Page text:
When you have run that command, you can open bVnc on your Android device and go ahead and try connecting to your computer.

On the connect screen, there are some connection options.   Basic is the simplest but can be open to sniffing, as data is not really encrypted as it goes over your network.  Don;t use this to do your banking!

In basic there's a line that ends in '5900'  In this line, type the IP address you got from ifconfig.  Below that you will see a line for Password.  In here you enter the same password you wrote in the start command.

Click connect in the top corner and a few moments later you should have your Linux desktop showing on your Android tablet.
Setting this up on Windows will be just as easy.  I have not used Windows since I changed my business computers completely over to Linux in 1998, so I will not write about it here.

There will be a lag between doing something on the tablet and getting feedback, but it is not too bad.  One handy feature is that there is full 'piinch to zoom' on bvnc.  That means if you have to click on a button like the minimize. maximize, close buttons on the task bar, you can zoom in, click, and zoom out again.

Ok, so here I am on my Android tablet, using my Linux Desktop.  I open an image in GIMP, tweak the image with my preferred settings, then export it.  usually I would now go back to the computer and open Airdroid to upload the image for the Android App to do more work.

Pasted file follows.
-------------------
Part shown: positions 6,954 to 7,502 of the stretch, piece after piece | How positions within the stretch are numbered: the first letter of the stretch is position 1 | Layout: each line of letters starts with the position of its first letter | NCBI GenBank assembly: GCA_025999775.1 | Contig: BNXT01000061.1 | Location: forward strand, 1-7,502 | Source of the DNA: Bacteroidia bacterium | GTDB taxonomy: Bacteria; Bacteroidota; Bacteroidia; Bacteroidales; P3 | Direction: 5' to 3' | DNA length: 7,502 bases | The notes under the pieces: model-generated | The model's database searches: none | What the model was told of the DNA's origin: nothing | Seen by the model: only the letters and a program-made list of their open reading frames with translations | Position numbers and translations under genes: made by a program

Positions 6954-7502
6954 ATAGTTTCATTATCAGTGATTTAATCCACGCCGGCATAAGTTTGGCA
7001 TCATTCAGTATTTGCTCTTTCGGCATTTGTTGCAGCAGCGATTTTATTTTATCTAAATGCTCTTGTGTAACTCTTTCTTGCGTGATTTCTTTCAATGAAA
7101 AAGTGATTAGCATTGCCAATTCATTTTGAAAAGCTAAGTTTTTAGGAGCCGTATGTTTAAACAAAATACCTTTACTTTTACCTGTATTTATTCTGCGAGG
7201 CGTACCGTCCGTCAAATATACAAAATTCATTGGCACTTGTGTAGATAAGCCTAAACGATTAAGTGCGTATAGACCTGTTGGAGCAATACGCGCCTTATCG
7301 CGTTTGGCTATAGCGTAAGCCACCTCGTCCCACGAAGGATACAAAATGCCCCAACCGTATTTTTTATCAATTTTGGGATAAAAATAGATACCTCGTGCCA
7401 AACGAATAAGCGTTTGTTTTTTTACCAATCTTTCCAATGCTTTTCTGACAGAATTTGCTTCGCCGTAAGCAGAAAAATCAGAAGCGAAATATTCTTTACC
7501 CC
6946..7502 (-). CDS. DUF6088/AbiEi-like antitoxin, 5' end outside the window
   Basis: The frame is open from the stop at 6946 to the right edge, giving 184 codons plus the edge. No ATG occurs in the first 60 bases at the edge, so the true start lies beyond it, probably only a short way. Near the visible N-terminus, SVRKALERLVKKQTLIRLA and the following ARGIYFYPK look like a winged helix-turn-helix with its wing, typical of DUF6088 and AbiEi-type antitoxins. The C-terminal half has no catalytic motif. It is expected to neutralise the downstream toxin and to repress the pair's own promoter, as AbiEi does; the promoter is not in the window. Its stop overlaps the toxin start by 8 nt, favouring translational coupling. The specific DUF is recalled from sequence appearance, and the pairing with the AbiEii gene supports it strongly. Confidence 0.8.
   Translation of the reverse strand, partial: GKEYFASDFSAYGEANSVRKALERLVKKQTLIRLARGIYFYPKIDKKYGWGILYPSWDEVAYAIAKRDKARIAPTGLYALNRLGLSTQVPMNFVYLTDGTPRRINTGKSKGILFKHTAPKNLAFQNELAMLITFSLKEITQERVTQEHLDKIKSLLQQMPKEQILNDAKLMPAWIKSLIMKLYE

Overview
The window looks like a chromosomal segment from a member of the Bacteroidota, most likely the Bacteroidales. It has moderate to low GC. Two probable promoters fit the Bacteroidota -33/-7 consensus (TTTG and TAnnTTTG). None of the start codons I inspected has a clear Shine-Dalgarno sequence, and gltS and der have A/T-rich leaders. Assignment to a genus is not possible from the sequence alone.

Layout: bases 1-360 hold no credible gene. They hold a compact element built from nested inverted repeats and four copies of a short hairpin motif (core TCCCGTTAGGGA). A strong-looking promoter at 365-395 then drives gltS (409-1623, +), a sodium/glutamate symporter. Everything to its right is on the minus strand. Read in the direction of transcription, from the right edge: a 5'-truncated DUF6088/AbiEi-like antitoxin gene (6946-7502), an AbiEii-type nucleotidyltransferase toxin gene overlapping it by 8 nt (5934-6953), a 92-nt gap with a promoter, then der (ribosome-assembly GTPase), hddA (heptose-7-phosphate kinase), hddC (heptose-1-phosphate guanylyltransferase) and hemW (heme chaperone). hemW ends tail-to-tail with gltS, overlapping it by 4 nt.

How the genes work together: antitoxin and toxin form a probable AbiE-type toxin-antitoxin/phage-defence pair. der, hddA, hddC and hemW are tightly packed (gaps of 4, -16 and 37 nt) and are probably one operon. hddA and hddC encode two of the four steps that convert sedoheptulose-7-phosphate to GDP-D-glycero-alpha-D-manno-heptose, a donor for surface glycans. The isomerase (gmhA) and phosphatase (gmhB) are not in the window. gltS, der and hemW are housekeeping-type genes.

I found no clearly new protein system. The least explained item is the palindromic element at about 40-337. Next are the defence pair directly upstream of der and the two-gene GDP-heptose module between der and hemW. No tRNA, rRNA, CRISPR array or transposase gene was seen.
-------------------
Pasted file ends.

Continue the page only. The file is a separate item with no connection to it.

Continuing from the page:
Here's where the MAGIC happens.  Still on my Android tablet, and still in the bVnc session, I open my web browser and click the tab where I have pinned the Airdroid screen.  I hit 'Connect' and it asks for a password.  I enter the Airdroid password and a moment later I have an Airdroid session in my Linux browser, on my Android tablet.  Have you ever looked in a mirror, while that mirror is reflected in a mirror behind you?  It is that sort of feeling.

Now I just use the Linux session of Airdroid to upload the GIMPed image to my tablet, process it in the Android App, then use Airdroid to download it again.

It goes even further.  The graphic work involves printing using a special printer and special settings.  Because there is no printer driver available specifically for Android and the WiFi versions do not let me adjust the advanced settings, I would normally have to print from the computer.  But as long as the correct paper is in the printer, I can now create the art, and send it to the printer from Linux, using my Android tablet.

Effectively the Android tablet has become a portable terminal for the Linux desktop computer.

I am using Mint 16 KDE with TWO monitors attached to a low end built in ATI Radeon graphics chip.  KDE is set with 4 Desktops and 3 Activities.  bVnc allows scrolling sideways across both monitors and switching desktops and activities seamlessly.

This post was written and posted using the Android tablet, and Blogger, running in Firefox on my Linux computer, in a bVnc session.